High-achieving Oxbridge school told to improve

Latest education news from the Newmarket Journal, newmarketjournal.co.uk, @nktjournal on Twitter
Latest education news from the Newmarket Journal, newmarketjournal.co.uk, @nktjournal on Twitter
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A Roman Catholic upper school has been told it needs to improve by government inspectors despite being one of the top state schools in the country for students going on to Oxford or Cambridge.

Hugh O’Neill, head teacher at St Benedicts in Bury St Edmunds which takes pupils from the Newmarket and Mildenhall areas, said he was ‘disappointed’ at the overall judgement which remains the same as in an initial report which was withdrawn by the education watchdog last month due to ‘quality concerns’.

Ofsted inspectors then revisited the school and made a number of changes removing references to weaknesses in preparing students for ‘life in modern Britain’ including radicalism and extremism.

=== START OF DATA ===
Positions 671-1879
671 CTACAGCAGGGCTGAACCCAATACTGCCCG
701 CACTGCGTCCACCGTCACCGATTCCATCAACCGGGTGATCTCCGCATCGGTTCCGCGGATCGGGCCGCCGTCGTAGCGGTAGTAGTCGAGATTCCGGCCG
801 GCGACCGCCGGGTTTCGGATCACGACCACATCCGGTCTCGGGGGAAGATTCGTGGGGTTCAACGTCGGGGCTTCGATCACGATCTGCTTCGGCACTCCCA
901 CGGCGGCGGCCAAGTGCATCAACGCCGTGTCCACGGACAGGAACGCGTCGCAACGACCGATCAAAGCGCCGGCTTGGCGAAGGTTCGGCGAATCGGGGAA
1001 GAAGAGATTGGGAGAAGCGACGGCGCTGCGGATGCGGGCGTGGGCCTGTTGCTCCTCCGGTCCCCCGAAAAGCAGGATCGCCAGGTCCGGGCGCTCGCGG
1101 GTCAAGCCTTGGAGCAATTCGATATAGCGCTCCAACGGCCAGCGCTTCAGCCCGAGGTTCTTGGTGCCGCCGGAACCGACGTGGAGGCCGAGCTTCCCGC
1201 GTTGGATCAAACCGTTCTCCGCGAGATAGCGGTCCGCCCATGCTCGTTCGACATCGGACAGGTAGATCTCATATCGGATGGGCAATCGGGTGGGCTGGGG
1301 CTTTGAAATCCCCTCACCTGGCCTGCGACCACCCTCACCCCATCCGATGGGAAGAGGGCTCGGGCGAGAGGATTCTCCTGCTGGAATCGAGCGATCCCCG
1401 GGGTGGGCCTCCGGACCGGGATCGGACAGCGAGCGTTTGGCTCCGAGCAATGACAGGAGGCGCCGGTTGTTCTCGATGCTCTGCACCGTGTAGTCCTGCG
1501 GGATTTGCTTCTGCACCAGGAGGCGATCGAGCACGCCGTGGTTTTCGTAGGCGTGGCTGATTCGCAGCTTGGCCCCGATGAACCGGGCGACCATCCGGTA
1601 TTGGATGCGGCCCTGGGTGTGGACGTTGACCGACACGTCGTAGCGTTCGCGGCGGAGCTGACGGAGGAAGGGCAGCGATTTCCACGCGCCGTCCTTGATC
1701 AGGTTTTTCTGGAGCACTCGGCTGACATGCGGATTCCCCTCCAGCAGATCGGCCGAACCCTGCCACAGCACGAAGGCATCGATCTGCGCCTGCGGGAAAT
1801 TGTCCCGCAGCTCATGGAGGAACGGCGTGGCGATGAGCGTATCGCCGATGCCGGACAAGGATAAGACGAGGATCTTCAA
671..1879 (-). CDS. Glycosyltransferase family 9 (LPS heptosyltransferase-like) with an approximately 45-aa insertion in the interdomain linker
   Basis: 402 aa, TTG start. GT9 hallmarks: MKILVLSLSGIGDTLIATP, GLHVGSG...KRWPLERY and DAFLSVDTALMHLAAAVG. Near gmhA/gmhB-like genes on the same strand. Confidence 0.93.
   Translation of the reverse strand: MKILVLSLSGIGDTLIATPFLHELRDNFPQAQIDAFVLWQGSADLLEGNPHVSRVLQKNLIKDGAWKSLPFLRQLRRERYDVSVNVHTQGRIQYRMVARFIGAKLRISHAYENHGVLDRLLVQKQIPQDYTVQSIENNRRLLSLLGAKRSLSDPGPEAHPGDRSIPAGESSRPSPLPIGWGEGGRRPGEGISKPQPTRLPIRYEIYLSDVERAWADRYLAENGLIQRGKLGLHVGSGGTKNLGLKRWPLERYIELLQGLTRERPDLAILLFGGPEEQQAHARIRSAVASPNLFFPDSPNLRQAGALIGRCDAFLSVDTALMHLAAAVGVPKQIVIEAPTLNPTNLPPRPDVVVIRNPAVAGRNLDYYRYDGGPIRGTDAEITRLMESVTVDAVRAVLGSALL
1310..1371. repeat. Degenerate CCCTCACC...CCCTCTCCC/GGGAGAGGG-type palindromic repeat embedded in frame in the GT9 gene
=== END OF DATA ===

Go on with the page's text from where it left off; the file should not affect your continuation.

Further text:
Although the inspection team, led by Ian Middleton, reported the school’s GCSE results showed 69 per cent of pupils getting five or more A* to C grades, up 16 per cent on last year, and the highest local authority school sixth form results in Suffolk, it noted that ‘disabled students, those with special educational needs and students with low prior attainment did not make as much progress as others.

“We know that we do a lot of things well at St Benedict’s, and this report certainly refers to our excellent GCSE and A-level results,” said Mr O’Neill.

“There are things which we did less well last year, and the Ofsted criteria are very strict when it comes to gaps in what schools achieve. I suspect we are one of the best-performing ‘requires improvement” schools in the country.

Asked about the revised report, an Ofsted spokesman said the school was initially visited in a no-notice inspection due to the website issue. “While inspectors are paying greater attention to ensuring that schools provide a broad and balanced curriculum, they are also required to take account of the context of the school and the communities they serve,” he said. “Ofsted’s regional director was concerned that in an earlier draft version of the report, insufficient account had been taken of the school’s context so he requested further quality assurance checks to be carried out including a follow-up visit.”